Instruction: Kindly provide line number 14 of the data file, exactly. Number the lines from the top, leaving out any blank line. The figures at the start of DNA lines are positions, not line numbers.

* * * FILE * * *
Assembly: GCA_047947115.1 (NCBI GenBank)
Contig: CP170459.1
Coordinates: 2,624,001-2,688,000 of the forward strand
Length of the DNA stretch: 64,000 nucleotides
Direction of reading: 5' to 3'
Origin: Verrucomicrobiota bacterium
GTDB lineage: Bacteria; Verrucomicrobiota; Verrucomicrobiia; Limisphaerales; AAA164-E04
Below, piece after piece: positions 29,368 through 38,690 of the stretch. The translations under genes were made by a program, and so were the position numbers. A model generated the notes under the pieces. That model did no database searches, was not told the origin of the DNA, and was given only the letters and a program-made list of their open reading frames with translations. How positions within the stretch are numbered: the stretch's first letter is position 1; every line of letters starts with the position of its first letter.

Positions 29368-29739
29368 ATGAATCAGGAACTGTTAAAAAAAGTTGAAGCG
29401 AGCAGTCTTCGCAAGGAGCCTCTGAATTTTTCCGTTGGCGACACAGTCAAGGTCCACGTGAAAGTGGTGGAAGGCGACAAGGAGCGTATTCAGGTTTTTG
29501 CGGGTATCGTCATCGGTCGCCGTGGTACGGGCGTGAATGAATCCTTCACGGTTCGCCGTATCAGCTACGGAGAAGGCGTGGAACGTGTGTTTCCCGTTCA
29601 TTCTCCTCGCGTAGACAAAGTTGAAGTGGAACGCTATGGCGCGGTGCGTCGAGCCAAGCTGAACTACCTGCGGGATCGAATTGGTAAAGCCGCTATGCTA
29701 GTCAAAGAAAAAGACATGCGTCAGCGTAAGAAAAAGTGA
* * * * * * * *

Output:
29701 GTCAAAGAAAAAGACATGCGTCAGCGTAAGAAAAAGTGA